TechGig, India’s largest tech community and MapMyIndia, India’s leading geo tagging-based service provider, hosted an exclusive Boardroom Dialogue on Aug 23, 2018 in Gurgaon. The purpose of the event was to discuss the optimum use of location intelligence for FMCG domain. Dr. Hemen Goswami, VP Solutions at Infogain, participated as a panelist at the round table event which highlighted how location intelligence can become a crucial competitive advantage for FMCG/Retail & Healthcare companies in the future. Upakul Barkakaty, the head of Infogain’s mobility practice, participated as well.
MapMyIndia is India’s leader in premium quality digital map data, APIs, GPS navigation, telematics, location-based SaaS and GIS Solutions. MapMyIndia’s offerings include:
- Map data solutions with cutting-edge location technology products and solutions in the areas of Navigation, Tracking, IoT and Analytics for products, services and solutions
- Fleet Tracking & telematics which allows the monitoring of location, movement, status and behavior of a vehicle or a fleet of vehicles.
- GeoAnalytics & Decision Support, using location knowledge to frame marketing efforts by adding location intelligence to business analytics provided valuable insights into where to pitch, open a new branch, penetrate a new market.
The main focus of the event was about applications within India with examples of how retailers use MapMyIndia’s offerings for inventory replenishment and location, personalization, and location-based marketing campaigns.
Other location-based intelligence approaches that help businesses in India were discussed as well, including Unified Commerce, a business design that that leverages the integration of retail processes and systems to provide full transparency of consumers on the back end and seamless customer experiences on the front end, regardless of the journey taken to make a purchase.
“Retailers are making a transition from Omnichannel to Unified Commerce,” said Infogain’s Hemen Goswami, “Omnichannel talks about integrating brick and mortar but still at the backend it is diverse enterprise systems. Unified commerce applies omnichannel to the system environment. The primary focus is to leverage data, captured from distributed sources and multiple channels, to ensure that the end consumer’s experience achieves precedence over everything.”
“An excellent example of Unified Commerce, outlined by Justin Guinn of Software Advice, a Gartner Company, looks like this:”
On the back end:
- A Retailer tracks customer’s movement throughout the store. RFID tags, shelf labels and perhaps even computer vision and other sensors communicate with a newly designed consumer app on the customers’ phone.
- Retailers can record products that a customer looks at, picks up and even carries around but doesn’t purchase. Interaction with these products will be stored with previously in-store and online interactions.
- Past recorded interactions with similar products will prompt a targeted social campaign that features the product(s) in question in an Instagram post. The post includes a link to purchase that opens the retailers’ app to the checkout screen with the item in customers’ cart.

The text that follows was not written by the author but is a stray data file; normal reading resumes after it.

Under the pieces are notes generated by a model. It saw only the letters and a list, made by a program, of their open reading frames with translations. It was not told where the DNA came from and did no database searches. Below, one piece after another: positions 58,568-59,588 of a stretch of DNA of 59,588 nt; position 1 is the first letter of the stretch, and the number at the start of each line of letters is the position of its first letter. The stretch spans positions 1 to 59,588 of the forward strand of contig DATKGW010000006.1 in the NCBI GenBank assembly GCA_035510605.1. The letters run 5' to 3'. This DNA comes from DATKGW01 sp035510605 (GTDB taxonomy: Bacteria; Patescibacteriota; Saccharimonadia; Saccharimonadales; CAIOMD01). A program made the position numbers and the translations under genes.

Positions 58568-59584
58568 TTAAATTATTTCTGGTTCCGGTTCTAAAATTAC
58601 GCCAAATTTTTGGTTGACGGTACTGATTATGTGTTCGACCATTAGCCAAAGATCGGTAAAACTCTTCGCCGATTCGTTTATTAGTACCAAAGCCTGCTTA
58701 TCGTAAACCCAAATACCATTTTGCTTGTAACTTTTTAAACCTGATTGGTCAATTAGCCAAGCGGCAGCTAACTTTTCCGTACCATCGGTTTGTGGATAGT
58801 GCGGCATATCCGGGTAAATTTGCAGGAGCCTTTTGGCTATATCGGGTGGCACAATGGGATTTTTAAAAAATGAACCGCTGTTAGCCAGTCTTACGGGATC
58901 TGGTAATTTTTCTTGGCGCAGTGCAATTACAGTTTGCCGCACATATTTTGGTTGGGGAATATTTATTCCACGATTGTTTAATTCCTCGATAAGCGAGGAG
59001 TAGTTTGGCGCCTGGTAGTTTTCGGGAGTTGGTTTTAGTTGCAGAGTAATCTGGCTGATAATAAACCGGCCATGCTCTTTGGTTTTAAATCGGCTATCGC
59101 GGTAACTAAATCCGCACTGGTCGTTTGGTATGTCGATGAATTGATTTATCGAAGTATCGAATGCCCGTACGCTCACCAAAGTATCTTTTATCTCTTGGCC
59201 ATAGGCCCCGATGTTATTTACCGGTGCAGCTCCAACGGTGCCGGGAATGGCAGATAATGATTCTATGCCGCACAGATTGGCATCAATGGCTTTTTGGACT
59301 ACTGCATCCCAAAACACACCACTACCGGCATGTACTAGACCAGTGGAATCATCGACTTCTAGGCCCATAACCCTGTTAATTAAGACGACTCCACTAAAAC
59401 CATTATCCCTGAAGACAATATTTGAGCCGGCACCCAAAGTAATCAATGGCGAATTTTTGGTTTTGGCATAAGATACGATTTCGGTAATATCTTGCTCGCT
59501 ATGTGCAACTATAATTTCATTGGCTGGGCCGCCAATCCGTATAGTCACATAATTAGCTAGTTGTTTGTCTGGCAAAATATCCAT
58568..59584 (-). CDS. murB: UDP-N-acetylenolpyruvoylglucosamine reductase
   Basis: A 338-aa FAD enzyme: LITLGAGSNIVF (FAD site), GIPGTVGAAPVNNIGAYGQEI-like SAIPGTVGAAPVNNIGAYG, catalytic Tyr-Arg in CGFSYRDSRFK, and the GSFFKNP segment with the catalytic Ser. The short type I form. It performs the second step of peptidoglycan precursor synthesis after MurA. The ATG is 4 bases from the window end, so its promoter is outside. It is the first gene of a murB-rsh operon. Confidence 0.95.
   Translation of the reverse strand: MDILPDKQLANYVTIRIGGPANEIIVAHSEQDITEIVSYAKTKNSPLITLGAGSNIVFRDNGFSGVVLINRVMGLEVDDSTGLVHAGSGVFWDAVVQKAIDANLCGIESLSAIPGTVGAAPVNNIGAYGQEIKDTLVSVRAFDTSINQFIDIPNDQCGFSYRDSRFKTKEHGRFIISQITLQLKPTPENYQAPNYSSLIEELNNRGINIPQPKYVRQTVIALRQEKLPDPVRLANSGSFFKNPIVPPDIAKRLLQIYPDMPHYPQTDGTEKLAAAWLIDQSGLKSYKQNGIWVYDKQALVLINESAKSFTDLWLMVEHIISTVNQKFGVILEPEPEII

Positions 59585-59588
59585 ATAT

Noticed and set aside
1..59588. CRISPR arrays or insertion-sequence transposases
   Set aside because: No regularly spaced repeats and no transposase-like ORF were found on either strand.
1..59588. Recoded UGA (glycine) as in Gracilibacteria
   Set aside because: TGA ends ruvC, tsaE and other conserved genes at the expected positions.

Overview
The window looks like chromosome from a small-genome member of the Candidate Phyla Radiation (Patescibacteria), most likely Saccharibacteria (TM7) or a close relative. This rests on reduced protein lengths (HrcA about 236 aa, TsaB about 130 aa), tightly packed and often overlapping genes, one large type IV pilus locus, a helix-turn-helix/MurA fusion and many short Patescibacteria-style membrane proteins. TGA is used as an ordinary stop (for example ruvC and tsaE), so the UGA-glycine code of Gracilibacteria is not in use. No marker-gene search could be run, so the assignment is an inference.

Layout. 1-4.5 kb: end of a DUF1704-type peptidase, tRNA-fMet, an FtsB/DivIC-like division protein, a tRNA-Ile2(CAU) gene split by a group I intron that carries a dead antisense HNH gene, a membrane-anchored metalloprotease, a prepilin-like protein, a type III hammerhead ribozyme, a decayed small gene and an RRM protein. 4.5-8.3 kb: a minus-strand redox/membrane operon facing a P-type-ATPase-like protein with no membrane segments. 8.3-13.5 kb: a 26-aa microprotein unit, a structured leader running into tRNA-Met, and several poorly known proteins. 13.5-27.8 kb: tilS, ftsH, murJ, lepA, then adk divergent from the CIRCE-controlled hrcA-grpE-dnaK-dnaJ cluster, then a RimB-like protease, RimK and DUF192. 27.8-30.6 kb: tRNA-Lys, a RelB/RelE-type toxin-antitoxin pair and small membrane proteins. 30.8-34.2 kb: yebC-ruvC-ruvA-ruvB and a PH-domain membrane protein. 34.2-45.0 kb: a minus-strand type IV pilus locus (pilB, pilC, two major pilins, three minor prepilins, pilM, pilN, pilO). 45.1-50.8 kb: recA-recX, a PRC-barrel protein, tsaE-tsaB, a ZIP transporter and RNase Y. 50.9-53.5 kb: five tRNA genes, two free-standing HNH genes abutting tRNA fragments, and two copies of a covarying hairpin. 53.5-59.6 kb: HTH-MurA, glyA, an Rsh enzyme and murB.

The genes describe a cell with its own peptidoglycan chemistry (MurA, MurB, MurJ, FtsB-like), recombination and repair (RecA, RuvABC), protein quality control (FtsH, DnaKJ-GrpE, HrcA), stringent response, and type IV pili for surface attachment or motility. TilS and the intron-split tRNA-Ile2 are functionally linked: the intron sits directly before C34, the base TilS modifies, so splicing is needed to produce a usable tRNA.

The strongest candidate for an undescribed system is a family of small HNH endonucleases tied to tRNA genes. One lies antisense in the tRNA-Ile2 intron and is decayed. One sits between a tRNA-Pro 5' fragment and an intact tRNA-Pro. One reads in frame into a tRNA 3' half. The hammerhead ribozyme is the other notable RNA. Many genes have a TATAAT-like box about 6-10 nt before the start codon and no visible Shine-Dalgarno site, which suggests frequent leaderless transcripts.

On the front end:
- Customer revisits a physical store, browsing products on shelves while looking at special in-store deals featured in the store’s app.
- Customer picks up a few products, even carries one around for a while, but doesn’t make a purchase.
- While browsing Instagram later in the same day, the customer sees an ad for the product that was almost purchased. There’s a link in the text of the Instagram post stating the customer can get the product for 10 percent off the store price by clicking the included link.
- Customer clicks the link in the Instagram text and it prompts the retail store’s app to open. The app opens directly to the checkout screen and features the product in question already in the cart. Related items are listed below that can be added to the cart with one click.
- The customer adds two of the related products to the cart and purchases them with the original product in question. The customer receives a message on the store’s app confirming the purchase and asking if the customer wants to receive a 5 percent-off coupon for use in-store by sharing a notification about the purchase across social channels or directly to contacts.
While intelligent location-based processes for marketing and operations are promising, executives at the Board Room Dialogue discussed the challenges that exist:
- Internet connectivity issues, particularly in smaller (“tier 2”” and “tier 3”) cities in India.
- Location information that comes in a convoluted form. In broad terms, retailers need to obtain the location information, then link it to their customer records, then get insights, then use the insights, then execute targeted actions accordingly.
- The struggle to use data to get intelligence. Proper data modeling is needed, as well as data scientists who can use the data to build the intelligence.
- Determining which devices to use to capture location information, including electronic GSM devices, Radio Frequency Identification (RFID) tags and receivers, GPS satellites.
- Standard governance. Location is closely connected to IoT, and location info comes from IoT devices. We must insure privacy and make sure that government regulations are respected properly.
The event was a great opportunity for participants to collaborate with C-Suite executives and thought leaders from the leading FMCG/Retail & Healthcare industries about driving growth factors, process innovation and technology adoption for tapping growth in both urban/ rural markets.
Infogain’s Unified View platform enables Data convergence and data regulation in conjunction with IoT and location-based solutions. Contact us to learn more.